The IDF urges healthcare providers and the government to recognize the importance of investing in education and training.  “With the right expertise, nurses can make the difference for people affected by diabetes,” the IDF believes.

In the Philippines, an estimated 7.3 million people have diabetes, with 3.5 million of them diagnosed and the remaining ones undiagnosed.  It is no wonder why the Philippines is now touted as a “diabetes hotspot.”

The prevalence of diabetes in adults is 6.2%.  Every 6 seconds, studies show, one person dies of diabetes complications.  “Diabetes is the sixth leading cause of death among Filipinos,” says the Department of Health (DOH), the country’s leading public health government agency.

If that doesn’t scare you yet, diabetes is a very destructive disease.  “It destroys many of the organs in our body,” Dr. JM Co, chair of the Department of Medicine at the University of the East Ramon Magsaysay Memorial Medical Center, Inc., was quoted as saying by the Philippine Daily Inquirer.

Over time, diabetes if not treated can damage the heart, blood vessels, eyes, kidneys and nerves, according to the WHO.

Adults with diabetes have a two- to three-fold increased risk of heart attacks and strokes, WHO says.  Combined with reduced blood flow, neuropathy (nerve damage) in the feet increases the chance of foot ulcers, infection and eventual need for limb amputation.

Diabetic retinopathy is an important cause of blindness, and occurs as a result of long-term accumulated damage to the small blood vessels in the retina, the WHO says.  In fact, diabetes is the cause of 2.6% of global blindness.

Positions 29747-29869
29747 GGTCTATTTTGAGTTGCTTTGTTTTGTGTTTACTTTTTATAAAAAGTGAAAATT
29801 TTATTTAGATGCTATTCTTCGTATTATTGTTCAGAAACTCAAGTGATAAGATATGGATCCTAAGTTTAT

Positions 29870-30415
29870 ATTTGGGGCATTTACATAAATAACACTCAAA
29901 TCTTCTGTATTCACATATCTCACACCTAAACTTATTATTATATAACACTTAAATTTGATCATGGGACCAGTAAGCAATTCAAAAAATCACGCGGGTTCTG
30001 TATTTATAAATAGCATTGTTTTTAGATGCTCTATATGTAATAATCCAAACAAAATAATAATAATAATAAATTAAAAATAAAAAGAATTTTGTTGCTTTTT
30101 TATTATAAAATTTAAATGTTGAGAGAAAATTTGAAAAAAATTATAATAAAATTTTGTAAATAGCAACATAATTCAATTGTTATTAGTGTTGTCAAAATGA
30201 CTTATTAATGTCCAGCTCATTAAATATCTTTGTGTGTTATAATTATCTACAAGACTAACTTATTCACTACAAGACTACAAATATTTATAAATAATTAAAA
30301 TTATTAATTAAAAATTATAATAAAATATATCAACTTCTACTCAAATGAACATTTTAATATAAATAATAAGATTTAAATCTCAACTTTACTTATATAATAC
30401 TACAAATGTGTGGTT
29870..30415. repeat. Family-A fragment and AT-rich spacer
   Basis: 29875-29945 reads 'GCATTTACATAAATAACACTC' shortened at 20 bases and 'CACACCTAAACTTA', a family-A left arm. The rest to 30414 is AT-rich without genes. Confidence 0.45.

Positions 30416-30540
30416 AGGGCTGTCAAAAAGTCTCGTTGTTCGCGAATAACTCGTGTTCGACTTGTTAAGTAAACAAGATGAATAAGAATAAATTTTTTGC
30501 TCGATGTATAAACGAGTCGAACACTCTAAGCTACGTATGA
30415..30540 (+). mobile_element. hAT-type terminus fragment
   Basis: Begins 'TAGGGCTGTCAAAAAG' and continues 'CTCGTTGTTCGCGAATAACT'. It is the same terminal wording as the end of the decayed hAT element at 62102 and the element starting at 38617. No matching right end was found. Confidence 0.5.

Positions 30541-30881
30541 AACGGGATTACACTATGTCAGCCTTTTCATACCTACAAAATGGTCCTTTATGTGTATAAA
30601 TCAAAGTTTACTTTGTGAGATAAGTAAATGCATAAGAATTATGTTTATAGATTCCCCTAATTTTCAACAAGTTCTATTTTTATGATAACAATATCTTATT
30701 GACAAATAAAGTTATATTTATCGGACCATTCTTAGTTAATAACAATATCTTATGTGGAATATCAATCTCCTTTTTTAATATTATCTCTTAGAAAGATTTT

(Photos courtesy of WHO)

More importantly, diabetes is among the leading causes of kidney failure.

In a battle, you need to know your enemy first. “Diabetes is a lifelong condition that occurs in individuals who may not have enough insulin produced in the body or who does not respond properly to insulin,” explains Dr. Maria Princess Landicho-Kanapi of the Philippine Center for Diabetes Education Foundation, Inc.

Actually, there are two forms of diabetes.  Type 1 diabetes (also known as insulin-dependent diabetes) is caused by a reduction in the level of insulin.  The body’s immune system destroys the insulin-producing cells in the pancreas, causing insulin deficiency.  As a result, individuals with this type of diabetes need regular insulin injections to maintain glucose control.

In contrast, type 2 diabetes (also called as non-insulin-dependent diabetes) arises in the first instance not because there is a lack of insulin, but because the body fails to respond to circulating insulin effectively.  This condition is known as insulin resistance.  For this reason, newly diagnosed individuals do not require insulin injections.

“If you look at the spread of the scourge around the world, Type 2 diabetes occurs as a country advances technologically, when people come out of the fields to sit behind desks,” notes Dr. Irwin Brodsky, director of the Diabetes Treatment Program at the University of Illinois in Chicago.

Type 2 is the strain most people fear.  This is the real epidemic, accounting for 85-90 percent of diabetes cases in the country.  “Getting diagnosed early is important because most of its serious complications are preventable,” assures Dr. Marie Yvette Rosales-Amante, who had her fellowship in endocrinology, diabetes, and metabolism at the University of Massachusetts. – ###